Last weekend, Chapman University Chancellor Daniele C. Struppa wrote a great piece in The Orange County Register on the meaning of free expression and the recent efforts on college campuses to censor offensive speech.
Chancellor Struppa uses the example of the constitutionally protected act of flag burning, which he finds extremely offensive, to explain America’s commitment to freedom of expression. He states:
Our belief in freedom is such that we will defend those who demonstrate their dissent through an act that almost any country outlaws. The willingness to accept such an offensive action is proof of our commitment to freedom of expression.
Last month’s incidents at Yale University and Claremont McKenna College, as well as the rhetoric from students and faculty across the country in response to these incidents, are disturbing to Chancellor Struppa. As he writes, both show a troubling lack of respect for freedom of speech. He explains in his article why this is so disturbing:
Academia, once so fiercely supportive of free speech and against any form of censorship, is now beginning to question its value. Some, in fact, are proposing to put explicit limits on it.
And, if so, who determines which groups can be made fun of? Who determines which groups are untouchable? Who, ultimately, will be the censor, who decides what can be said, taught or performed? Those in academia who don’t perceive this danger will soon find out that the limits to speech they are seeking will bite their own hands.
Fortunately, Chapman University (a private institution in California) isn’t going to be one of the schools that polices speech. The university has committed itself to upholding freedom of expression with a statement on free speech based on the principles of the University of Chicago’s free expression policy statement.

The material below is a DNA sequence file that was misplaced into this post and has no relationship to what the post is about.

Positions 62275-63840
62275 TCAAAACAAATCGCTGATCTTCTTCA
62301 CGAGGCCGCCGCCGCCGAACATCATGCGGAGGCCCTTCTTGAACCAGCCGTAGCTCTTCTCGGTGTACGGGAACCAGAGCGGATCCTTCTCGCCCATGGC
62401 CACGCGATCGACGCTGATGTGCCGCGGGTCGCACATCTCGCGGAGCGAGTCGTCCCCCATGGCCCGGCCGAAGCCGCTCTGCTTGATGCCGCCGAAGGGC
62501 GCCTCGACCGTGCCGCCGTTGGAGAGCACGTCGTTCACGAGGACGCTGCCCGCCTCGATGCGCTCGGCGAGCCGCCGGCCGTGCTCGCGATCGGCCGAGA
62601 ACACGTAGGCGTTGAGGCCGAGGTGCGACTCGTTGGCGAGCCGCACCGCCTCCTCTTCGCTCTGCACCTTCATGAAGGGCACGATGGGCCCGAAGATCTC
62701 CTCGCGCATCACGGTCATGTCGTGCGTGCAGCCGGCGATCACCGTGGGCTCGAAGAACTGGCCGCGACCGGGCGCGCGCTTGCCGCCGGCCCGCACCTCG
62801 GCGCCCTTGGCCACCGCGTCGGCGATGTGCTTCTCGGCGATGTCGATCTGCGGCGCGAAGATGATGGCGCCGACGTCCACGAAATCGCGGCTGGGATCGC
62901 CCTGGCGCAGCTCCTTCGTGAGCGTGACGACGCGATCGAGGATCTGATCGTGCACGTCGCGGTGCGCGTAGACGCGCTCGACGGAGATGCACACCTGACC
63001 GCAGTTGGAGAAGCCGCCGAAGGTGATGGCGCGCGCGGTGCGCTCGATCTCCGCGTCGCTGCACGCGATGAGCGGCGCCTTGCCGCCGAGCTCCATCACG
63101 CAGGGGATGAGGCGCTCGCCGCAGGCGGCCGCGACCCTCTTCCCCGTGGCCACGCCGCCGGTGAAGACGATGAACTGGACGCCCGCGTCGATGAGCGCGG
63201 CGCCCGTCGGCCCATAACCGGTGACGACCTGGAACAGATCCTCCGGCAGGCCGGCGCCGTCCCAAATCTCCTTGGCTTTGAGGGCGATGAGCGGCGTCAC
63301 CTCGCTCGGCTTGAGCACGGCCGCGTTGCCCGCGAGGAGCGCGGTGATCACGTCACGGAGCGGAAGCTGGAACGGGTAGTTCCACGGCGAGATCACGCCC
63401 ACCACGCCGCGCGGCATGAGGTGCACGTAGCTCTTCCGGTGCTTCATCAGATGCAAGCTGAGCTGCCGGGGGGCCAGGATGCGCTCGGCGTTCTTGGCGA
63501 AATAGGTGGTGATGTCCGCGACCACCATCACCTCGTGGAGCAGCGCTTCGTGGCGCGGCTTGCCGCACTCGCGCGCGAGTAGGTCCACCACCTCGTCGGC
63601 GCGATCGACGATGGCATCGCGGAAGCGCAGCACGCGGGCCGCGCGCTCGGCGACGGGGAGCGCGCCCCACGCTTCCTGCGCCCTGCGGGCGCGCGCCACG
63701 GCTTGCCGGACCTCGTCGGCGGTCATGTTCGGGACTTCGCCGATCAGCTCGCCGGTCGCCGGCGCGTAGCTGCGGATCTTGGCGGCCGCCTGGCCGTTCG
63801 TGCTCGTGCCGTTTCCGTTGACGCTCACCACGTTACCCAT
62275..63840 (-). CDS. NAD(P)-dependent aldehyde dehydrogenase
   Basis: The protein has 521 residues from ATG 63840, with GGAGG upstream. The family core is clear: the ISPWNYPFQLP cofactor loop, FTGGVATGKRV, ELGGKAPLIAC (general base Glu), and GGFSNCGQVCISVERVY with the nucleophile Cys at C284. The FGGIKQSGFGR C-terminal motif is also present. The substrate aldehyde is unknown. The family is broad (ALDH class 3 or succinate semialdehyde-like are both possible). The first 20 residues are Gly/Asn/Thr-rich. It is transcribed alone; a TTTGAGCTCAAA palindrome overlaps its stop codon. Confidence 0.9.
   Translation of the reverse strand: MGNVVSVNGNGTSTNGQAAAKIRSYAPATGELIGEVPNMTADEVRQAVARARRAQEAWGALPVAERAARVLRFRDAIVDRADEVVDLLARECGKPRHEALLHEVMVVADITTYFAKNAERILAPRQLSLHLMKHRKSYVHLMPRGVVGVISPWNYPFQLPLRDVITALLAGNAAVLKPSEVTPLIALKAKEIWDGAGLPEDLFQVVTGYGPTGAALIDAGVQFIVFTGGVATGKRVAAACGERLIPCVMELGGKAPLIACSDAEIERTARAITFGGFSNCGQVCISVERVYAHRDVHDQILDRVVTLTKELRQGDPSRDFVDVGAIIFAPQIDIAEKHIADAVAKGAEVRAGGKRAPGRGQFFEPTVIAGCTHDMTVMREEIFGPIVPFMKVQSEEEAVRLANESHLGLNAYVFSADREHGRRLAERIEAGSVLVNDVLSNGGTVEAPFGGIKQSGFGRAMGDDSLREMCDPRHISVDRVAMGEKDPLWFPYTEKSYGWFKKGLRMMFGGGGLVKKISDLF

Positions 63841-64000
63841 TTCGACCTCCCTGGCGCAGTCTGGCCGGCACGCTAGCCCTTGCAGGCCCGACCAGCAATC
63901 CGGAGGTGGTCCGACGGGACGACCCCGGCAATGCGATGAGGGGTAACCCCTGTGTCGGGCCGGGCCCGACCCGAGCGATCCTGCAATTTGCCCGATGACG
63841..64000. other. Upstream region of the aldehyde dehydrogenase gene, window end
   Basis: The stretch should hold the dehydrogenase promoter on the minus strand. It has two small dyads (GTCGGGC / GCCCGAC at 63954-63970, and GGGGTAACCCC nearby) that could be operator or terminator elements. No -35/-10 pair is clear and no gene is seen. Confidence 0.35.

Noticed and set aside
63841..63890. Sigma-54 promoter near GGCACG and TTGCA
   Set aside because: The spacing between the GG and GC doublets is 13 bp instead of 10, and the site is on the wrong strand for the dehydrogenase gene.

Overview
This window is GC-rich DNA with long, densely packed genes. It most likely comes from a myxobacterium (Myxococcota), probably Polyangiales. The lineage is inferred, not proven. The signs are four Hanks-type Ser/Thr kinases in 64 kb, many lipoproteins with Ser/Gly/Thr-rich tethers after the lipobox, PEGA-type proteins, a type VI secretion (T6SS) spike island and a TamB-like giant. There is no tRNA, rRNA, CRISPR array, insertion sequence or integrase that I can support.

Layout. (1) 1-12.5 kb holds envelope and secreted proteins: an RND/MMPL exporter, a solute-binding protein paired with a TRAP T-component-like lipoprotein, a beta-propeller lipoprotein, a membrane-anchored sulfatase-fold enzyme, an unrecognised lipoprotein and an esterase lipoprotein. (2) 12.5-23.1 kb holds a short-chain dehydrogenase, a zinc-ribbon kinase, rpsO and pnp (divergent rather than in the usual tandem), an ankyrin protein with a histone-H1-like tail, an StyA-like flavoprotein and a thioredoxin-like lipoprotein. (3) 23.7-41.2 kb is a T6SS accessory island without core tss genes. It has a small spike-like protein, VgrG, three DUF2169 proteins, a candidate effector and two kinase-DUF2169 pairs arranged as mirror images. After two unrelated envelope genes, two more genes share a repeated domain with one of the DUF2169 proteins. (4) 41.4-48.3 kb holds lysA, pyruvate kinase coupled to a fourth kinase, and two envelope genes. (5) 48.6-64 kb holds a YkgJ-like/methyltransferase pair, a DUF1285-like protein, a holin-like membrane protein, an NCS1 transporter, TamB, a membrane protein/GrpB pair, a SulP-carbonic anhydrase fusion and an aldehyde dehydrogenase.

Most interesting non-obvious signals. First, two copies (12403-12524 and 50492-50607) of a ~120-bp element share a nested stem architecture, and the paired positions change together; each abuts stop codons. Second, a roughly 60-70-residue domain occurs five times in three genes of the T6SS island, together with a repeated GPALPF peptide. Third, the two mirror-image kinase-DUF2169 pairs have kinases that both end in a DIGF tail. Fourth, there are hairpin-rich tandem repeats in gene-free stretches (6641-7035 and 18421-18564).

The Chapman University Statement on Free Speech promises “all members of the University community the broadest possible latitude to speak, write, listen, challenge, and learn.” Like the Chicago statement, Chapman’s policy declares that it is not the university’s role to shield individuals from offensive ideas and opinions. Chapman’s statement was ratified by the faculty senate on September 18 and is also supported by Chapman’s administration and trustees. In order to ensure that constitutional speech is fully protected, Chapman’s administration should now review all of the university’s policies on campus expression.
As Torch readers might recall, in January, the Committee on Freedom of Expression at the University of Chicago, led by renowned law professor Geoffrey Stone, released a powerful report on the importance of freedom of expression on campus, which contained a free speech policy statement. FIRE endorsed the Chicago statement, and in September we launched a national campaign to encourage other schools to adopt its core values.
So far, six colleges and universities, including Chapman, have either endorsed the Chicago statement or embraced similar sets of principles. Princeton University and Purdue University both incorporated the core values of the statement into their own policies this past spring. John Hopkins University also came out with an academic freedom policy in the spirit of the statement. Recently, the general faculty at Winston-Salem State University in North Carolina endorsed the Chicago statement, while faculty at American University endorsed a similar set of principles.
FIRE looks forward to seeing more colleges and universities adopt similar statements and policies. Those looking to take action can use our letter template to write their alma mater or local institution to urge this result.
You can read Chancellor Struppa’s timely article at ocregister.com.